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Playlist: Music

Compiled By: Liz Reisman

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Beyond a Song (Series)

Produced by ISOAS Media

Most recent piece in this series:

Beyond a Song: Reed Foehl

From ISOAS Media | Part of the Beyond a Song series | 01:00:00

Prx_reed_foehll_240x240_small REED FOEHL: PUBLISHED ON PRX  2 / 15 / 2019 - BEYOND A SONG originates in BLOOMINGTON, INDIANA and is sponsored by: THE BLUEBIRD NIGHTCLUBAIRTIME RECORDING STUDIO ,  and  VISIT BLOOMINGTON.COM

Host Rich Reardin talks with singer/songwriter Reed Foehl about his life and music.

Guitarist, vocalist, and songwriter Reed Foehl first made his name as a musician while working with the jam band Acoustic Junction, and subsequently went on to a solo career that found him blurring the lines between rock, folk, bluegrass, and improvisational music. Born and raised in Boston, Foehl relocated to Boulder, Colorado in 1989, and he soon teamed up with fellow musicians Tim Roper, Curtis Thompson, and Matt Coconis to form the group Acoustic Junction. Like many acts on the jam band scene, Acoustic Junction found an audience for their eclectic music through extensive live work, and in 1991 they released their first album, Love It for What It Is. Acoustic Junction would release four more albums (including one issued under the name Fool's Progress due to pressure from their record company) before the group folded in 2000; Foehl chalked up the breakup to the stresses of ten years on the road. During his days with Acoustic Junction, Foehl first began writing material for himself, releasing a low-key collection of solo performances titled Leo's Song in 1995 (and reissuing it in 2005). After a few years of focusing on his songwriting and spending more time with his son, Foehl officially launched his solo career in 2004 with the album Spark, and soon renewed his commitment to playing live. In 2005, Foehl was invited to join Vince Herman, formerly of Leftover Salmon, in a new band he was forming for a benefit concert, Great American Taxi. While Foehl considered Herman to be a good friend and a talented collaborator, he decided his solo career was where his loyalties lay when Herman opted to make the new group a going concern, and he left Great American Taxi before they released their first album in 2007, instead putting out his third album, Stoned Beautiful, the same year. Foehl's album Once an Ocean arrived in 2009, and in 2014 he joined forces with the roots music label Immersive Records to release Lost in the West.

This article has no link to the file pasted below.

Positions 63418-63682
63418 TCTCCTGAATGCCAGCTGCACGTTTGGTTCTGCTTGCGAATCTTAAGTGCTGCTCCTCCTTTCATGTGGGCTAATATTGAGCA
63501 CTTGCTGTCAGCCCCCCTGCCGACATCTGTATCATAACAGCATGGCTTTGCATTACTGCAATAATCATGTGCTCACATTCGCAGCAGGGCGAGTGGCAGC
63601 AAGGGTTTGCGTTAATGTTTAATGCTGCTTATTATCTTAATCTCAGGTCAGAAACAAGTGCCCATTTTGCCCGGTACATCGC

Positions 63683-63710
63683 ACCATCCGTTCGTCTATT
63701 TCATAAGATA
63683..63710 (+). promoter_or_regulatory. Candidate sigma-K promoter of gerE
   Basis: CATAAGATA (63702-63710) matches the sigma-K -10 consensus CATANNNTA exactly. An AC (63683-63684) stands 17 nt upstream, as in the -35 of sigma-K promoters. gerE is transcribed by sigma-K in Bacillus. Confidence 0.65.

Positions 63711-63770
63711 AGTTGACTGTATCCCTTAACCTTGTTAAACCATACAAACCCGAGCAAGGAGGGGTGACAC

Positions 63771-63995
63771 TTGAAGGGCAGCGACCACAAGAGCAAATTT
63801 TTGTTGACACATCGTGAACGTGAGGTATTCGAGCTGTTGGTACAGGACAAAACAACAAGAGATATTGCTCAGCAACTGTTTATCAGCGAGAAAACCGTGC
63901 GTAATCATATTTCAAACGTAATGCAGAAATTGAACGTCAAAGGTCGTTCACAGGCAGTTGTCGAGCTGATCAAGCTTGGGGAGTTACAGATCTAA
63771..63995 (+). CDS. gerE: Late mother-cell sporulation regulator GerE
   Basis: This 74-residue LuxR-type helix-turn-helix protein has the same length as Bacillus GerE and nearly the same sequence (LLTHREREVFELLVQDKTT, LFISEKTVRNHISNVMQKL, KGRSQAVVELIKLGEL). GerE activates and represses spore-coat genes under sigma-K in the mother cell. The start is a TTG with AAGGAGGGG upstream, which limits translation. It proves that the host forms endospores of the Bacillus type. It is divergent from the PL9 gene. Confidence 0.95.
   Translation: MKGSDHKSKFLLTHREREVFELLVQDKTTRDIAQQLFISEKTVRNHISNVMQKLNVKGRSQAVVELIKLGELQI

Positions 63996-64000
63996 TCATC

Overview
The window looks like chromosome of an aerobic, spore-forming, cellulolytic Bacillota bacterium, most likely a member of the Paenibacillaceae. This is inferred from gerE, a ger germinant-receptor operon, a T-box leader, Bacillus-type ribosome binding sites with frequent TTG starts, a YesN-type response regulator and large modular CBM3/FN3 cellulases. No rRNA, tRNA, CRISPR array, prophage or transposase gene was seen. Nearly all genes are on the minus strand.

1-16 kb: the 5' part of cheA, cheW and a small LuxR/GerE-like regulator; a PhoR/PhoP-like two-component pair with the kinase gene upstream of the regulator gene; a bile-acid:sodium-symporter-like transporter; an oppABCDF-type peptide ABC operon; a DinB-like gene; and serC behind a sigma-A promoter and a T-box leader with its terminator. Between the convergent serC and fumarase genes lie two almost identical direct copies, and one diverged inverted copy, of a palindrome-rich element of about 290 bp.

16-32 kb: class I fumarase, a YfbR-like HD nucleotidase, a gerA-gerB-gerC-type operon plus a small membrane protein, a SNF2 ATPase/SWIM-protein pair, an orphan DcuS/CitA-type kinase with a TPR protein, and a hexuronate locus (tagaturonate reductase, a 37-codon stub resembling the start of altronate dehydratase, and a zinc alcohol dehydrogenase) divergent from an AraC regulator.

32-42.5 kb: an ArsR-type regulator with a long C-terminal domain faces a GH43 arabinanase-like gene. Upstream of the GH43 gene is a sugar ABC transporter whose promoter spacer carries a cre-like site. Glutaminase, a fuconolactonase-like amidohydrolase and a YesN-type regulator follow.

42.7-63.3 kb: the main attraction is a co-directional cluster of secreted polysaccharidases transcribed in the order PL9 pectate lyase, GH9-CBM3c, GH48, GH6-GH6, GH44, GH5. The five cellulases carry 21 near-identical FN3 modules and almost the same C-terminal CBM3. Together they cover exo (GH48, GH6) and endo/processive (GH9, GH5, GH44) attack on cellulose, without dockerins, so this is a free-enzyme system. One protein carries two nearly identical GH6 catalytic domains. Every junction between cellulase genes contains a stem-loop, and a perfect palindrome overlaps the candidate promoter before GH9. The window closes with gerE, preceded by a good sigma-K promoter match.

With the release of Reed Foehl’s fifth solo album, Lucky Enough, fans will get a dose of powerfulmedicine, a cathartic collection of 10 songs that Foehl recorded with help from a mighty musical force, The Band of Heathens, produced by Ed Jurdi and Gordy Quist at their Finishing School studio in Austin, TX. It’s an album that will undoubtedly solidify his standing as one of the most compelling and vital Americana artists around. On Lucky Enough, Foehl touches on a range of Americana styles, all with emotionally charged lyrics and can’t-get- out-of-your-head choruses, from somber folk elegies (“Stealing Starlight” and “American Miles”) and gospel-tinged tunes (“Carousel Horses”) to barroom country singalongs (“Long Time to Make Old Friends”) and jaunty calypso-flavored, country-infused pop (“Wish I Knew”). These are deeply personal songs for Foehl, and while they were written during some dark days, there’s a sense of optimism and gratitude, an overriding feeling that the hope outshines the heartbreak. In 2017 Foehl was making a big move, heading to Nashville to continue his craft as an artist and a songwriter. That made sense after co-writing the leadoff song (“Fly”) with up-and-coming country singer/songwriter Brent Cobb on Lee Ann Womack’s 2014 Grammy-nominated album, The Way I’m Livin’. On the way, he got a call from his mother, Linda. She had lymphoma, and she needed him. He didn’t hesitate, ditching his fully loaded car in Nashville and flying straight home to Massachusetts. In that year and a half taking care of his mom, he wrote most of the songs you will hear on Lucky Enough.

Musical selections include: Hello My Dear, Takes A Long Time To Make Old Friends, Wish I Knew, Stealing Starlight, Color Me In, Carousel Horses, Running Out of You, If It Rains, American Miles

For more information, visit BEYOND A SONG.COM

Musicians in their own words (Series)

Produced by David Schulman

Most recent piece in this series:

Chris Foreman at the Green Mill

From David Schulman | Part of the Musicians in their own words series | 04:21

Img_2094_small Chris Foreman plays every Sunday in Church. And every Friday, he's at Chicago's legendary Green Mill — playing the funky Hammond B3 organ in a nightspot that used to be a favorite of Al Capone.